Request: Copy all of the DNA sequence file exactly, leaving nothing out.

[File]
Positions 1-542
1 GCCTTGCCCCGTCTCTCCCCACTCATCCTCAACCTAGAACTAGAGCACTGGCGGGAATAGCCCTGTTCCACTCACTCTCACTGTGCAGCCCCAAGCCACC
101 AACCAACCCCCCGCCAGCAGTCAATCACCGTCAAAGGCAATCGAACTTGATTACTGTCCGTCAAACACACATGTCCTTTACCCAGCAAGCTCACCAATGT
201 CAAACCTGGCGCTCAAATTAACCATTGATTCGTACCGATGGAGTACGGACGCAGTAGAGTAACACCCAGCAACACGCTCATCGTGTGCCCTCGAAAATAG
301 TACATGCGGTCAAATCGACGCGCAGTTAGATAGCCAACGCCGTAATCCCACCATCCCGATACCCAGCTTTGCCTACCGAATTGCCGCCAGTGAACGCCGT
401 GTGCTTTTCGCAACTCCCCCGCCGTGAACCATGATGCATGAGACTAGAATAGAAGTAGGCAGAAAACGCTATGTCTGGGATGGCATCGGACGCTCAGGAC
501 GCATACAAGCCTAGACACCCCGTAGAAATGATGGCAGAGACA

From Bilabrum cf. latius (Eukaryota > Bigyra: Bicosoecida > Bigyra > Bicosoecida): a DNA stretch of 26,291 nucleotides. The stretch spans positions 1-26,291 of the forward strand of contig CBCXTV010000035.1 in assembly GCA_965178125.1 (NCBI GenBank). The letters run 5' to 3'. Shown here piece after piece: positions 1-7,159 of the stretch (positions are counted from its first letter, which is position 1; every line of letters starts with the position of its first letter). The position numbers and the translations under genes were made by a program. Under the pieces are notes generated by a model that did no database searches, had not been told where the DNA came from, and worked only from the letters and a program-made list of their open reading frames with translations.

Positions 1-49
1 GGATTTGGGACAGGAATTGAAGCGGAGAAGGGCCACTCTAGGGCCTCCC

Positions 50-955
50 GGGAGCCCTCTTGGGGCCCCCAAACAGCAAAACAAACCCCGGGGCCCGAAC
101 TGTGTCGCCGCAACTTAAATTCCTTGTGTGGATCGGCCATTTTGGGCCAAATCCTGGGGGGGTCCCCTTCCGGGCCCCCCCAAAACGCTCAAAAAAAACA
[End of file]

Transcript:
Positions 1-542
1 GCCTTGCCCCGTCTCTCCCCACTCATCCTCAACCTAGAACTAGAGCACTGGCGGGAATAGCCCTGTTCCACTCACTCTCACTGTGCAGCCCCAAGCCACC
101 AACCAACCCCCCGCCAGCAGTCAATCACCGTCAAAGGCAATCGAACTTGATTACTGTCCGTCAAACACACATGTCCTTTACCCAGCAAGCTCACCAATGT
201 CAAACCTGGCGCTCAAATTAACCATTGATTCGTACCGATGGAGTACGGACGCAGTAGAGTAACACCCAGCAACACGCTCATCGTGTGCCCTCGAAAATAG
301 TACATGCGGTCAAATCGACGCGCAGTTAGATAGCCAACGCCGTAATCCCACCATCCCGATACCCAGCTTTGCCTACCGAATTGCCGCCAGTGAACGCCGT
401 GTGCTTTTCGCAACTCCCCCGCCGTGAACCATGATGCATGAGACTAGAATAGAAGTAGGCAGAAAACGCTATGTCTGGGATGGCATCGGACGCTCAGGAC
501 GCATACAAGCCTAGACACCCCGTAGAAATGATGGCAGAGACA

From Bilabrum cf. latius (Eukaryota > Bigyra: Bicosoecida > Bigyra > Bicosoecida): a DNA stretch of 26,291 nucleotides. The stretch spans positions 1-26,291 of the forward strand of contig CBCXTV010000035.1 in assembly GCA_965178125.1 (NCBI GenBank). The letters run 5' to 3'. Shown here piece after piece: positions 1-7,159 of the stretch (positions are counted from its first letter, which is position 1; every line of letters starts with the position of its first letter). The position numbers and the translations under genes were made by a program. Under the pieces are notes generated by a model that did no database searches, had not been told where the DNA came from, and worked only from the letters and a program-made list of their open reading frames with translations.

Positions 1-49
1 GGATTTGGGACAGGAATTGAAGCGGAGAAGGGCCACTCTAGGGCCTCCC

Positions 50-955
50 GGGAGCCCTCTTGGGGCCCCCAAACAGCAAAACAAACCCCGGGGCCCGAAC
101 TGTGTCGCCGCAACTTAAATTCCTTGTGTGGATCGGCCATTTTGGGCCAAATCCTGGGGGGGTCCCCTTCCGGGCCCCCCCAAAACGCTCAAAAAAAACA